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Hardcover Whoever Makes the Most Mistakes Wins: The Paradox of Innovation Book

ISBN: 0743225929

ISBN13: 9780743225922

Whoever Makes the Most Mistakes Wins: The Paradox of Innovation

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Format: Hardcover

Condition: Very Good

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Book Overview

Precious few of us--and that includes Hall of Fame achievers like J. Paul Getty and Bill Gates--ever travel a straight line to the winner's circle. Whoever Makes the Most Mistakes Wins, by Richard... This description may be from another edition of this product.

Customer Reviews

5 ratings

Uncommon Common Sense

Richard Farson and Ralph Keyes are unique thinkers whose refreshing insights and reflections on how we live our lives - what we bring to our workplaces and relationships -are paradoxically simple and complex. On page 129 they caution about "learning how not to be shattered by the humiliation of failure or unnerved by the stress of success," a running theme. They see the two, failure and success, as two sides of the same coin. The primary focus of The Innovation Paradox is on business but the lessons transcend management and leadership in the workplace. For example, you will be fascinated to read on page 45 that "it's unlikely our friendship will survive a friend's triumph." This slim 129 page book is one that you will dog ear and come back to time and again. You will find yourself alternately scratching your head (huh?), nodding in knowing agreement (aha!), and getting angry (agghh); and having a lot of fun along the way. I highly recommend this book that delivers uncomfortable truths, knowing wisdom and uncommon common sense.

Definately Worth Reading

I was first drawn to this book when I was writing a college research paper on the topic of "Success". This book is extremely intersting in that it documents exellent, real-world examples of how failure leads to success (as well as the paradox, how too much success can/will lead to failure). I found this book to be a quick and easy read that caused me to question our societal norms and values in the subjects of success and failure. On another note, I think that this book can be particularly useful to people who are perfectionists or who are stressed out about their need to succeed in whatever they are doing. This book helps to demonstrate that succeeding in everything is not always the route to being "successful" in the long run, and that playing it safe can end up costing you later on. Thus, if you have any interest in the subjects of success/failure, economics, business, psycology or really any other topic...I would recommend this book. Definately glad I read it. Helped me to "succeed" in my paper about success.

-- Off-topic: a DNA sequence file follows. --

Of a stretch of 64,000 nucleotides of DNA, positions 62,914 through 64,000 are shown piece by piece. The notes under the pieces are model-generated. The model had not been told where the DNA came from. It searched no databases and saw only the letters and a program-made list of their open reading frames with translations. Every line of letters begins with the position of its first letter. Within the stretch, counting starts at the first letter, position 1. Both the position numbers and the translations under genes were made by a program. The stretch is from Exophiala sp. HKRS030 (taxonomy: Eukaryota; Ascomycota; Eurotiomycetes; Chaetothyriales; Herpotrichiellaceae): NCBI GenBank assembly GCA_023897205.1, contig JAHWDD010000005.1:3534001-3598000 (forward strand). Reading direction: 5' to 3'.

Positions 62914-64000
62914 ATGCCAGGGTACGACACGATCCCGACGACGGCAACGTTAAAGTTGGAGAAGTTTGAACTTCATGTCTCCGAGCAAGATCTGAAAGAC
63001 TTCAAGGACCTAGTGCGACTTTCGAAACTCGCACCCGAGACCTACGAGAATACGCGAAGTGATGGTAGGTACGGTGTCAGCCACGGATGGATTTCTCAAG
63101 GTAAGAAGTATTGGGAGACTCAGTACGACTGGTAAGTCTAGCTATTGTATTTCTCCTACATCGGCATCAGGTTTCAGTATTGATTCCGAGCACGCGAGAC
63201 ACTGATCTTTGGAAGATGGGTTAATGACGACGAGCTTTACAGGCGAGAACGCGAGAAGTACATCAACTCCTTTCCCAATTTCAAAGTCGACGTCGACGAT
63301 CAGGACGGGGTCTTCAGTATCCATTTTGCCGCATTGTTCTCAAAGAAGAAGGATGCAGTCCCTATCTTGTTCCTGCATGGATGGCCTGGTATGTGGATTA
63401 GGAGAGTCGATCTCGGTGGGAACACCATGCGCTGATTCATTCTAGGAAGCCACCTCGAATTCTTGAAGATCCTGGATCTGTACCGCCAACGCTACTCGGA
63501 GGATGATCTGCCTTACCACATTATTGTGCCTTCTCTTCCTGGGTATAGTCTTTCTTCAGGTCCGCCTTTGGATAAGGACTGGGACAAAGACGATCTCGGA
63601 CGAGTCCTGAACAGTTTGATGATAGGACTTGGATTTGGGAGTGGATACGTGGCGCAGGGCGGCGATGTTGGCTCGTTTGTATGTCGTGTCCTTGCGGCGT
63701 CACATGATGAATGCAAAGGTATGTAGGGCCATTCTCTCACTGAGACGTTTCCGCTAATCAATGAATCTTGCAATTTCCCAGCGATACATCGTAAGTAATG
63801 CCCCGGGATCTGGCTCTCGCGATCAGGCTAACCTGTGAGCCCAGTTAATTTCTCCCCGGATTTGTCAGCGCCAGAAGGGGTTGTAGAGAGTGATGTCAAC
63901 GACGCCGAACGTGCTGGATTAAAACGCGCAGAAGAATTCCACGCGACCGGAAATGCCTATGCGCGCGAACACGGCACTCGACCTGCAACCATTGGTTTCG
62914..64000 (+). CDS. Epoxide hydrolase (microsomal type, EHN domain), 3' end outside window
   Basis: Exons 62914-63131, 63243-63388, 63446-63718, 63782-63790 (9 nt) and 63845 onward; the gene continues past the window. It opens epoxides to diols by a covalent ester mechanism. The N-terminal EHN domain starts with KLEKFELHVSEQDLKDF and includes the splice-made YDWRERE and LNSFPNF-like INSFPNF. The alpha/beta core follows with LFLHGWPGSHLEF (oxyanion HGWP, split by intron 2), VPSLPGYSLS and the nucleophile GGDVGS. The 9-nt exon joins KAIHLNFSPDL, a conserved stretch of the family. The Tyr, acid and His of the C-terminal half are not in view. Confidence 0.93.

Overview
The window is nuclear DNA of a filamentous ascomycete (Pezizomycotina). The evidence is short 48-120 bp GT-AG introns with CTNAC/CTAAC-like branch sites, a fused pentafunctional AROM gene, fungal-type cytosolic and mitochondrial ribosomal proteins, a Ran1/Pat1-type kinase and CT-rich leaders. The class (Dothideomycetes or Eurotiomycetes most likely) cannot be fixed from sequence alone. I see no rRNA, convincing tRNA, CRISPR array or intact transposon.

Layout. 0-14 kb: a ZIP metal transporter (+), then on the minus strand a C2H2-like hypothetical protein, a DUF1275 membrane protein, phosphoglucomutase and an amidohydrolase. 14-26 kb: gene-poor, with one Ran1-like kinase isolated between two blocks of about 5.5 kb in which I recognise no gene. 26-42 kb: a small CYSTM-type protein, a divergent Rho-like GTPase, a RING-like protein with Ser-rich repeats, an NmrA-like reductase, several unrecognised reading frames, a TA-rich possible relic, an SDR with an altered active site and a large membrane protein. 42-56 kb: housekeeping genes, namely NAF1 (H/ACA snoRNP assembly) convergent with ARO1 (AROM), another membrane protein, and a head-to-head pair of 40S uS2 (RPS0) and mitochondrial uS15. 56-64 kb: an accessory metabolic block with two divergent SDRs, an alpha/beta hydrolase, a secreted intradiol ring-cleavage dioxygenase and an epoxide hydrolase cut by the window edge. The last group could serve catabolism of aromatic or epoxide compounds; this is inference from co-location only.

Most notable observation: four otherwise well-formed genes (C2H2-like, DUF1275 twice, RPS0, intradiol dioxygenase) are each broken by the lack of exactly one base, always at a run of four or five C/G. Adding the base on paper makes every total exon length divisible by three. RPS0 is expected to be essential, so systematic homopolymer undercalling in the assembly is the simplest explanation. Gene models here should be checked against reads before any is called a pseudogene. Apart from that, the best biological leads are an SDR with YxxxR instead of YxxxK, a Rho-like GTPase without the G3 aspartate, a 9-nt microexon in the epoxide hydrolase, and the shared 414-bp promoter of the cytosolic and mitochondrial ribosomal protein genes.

From a manager who has made a lot of mistakes

Where was this book when I started my career. Ralph Keyes & Richard Farson have created a path that needs to be followed. I remember begging for forgiveness on a regular basis waiting for the hatchet to fall. The insight and clairity of this book is inspiring. If you find yourself standing on the "razors edge" and you need that little push, pick up this book and devour it. You will ask yourself why you didn't jump years ago. A true "must read" for all managers and executives who want to survive in todays economy. You are your own worst enemy if you walk the path that is worn thin, find the alternative paths that makes you heart pound with energy and you will find excitement and true fulfillment. Ralph and Richard have given us that push.

A Must Read

Success and failure are two sides of the same coin. That for me sums up the essence of this book. Failing is succeeding and suceeding leads to failure. Farson articulates the essential paradox of success and its elusive quality explaining why it so often escapes us when we grab for it. Farson also provides an excellent treatment of risk and fear which go hand and with success and failure. In short, he makes the case for being fully engaged in the moment with less attachment to outcome. No formulas or how-to lists here; it's a philisophical treatise and one of the most stimulating and best written business books I have read in a long time.

Sucess by another name

This is a great book and a quick read. Be ready to do some deep thinking though. This book will make you consider the metal modals that you use to measure success and failure. In the light of the dot com meltdown this book seems very timely. Companies with no operating history or sustainable operating model were called success and become the companies to emulate. Most of the dot coms are gone now and WorldCom and Enron are known to be what they are it seems very timely to look at success and failure.Reading this book also makes you look at your life in a different way when reviewing past events. As you review your personal history you may find that what you thought to be a big failure was in fact the thing that led to recent success. One of the key take a ways of this book for me was that was those I consider successful often view not trying as the opposite of success rather then failure. For these folks the failures are the mile markers on the way to success.This is a great book because it makes you look hard at success and failure and consider what they mean in you life. Highly recommended.
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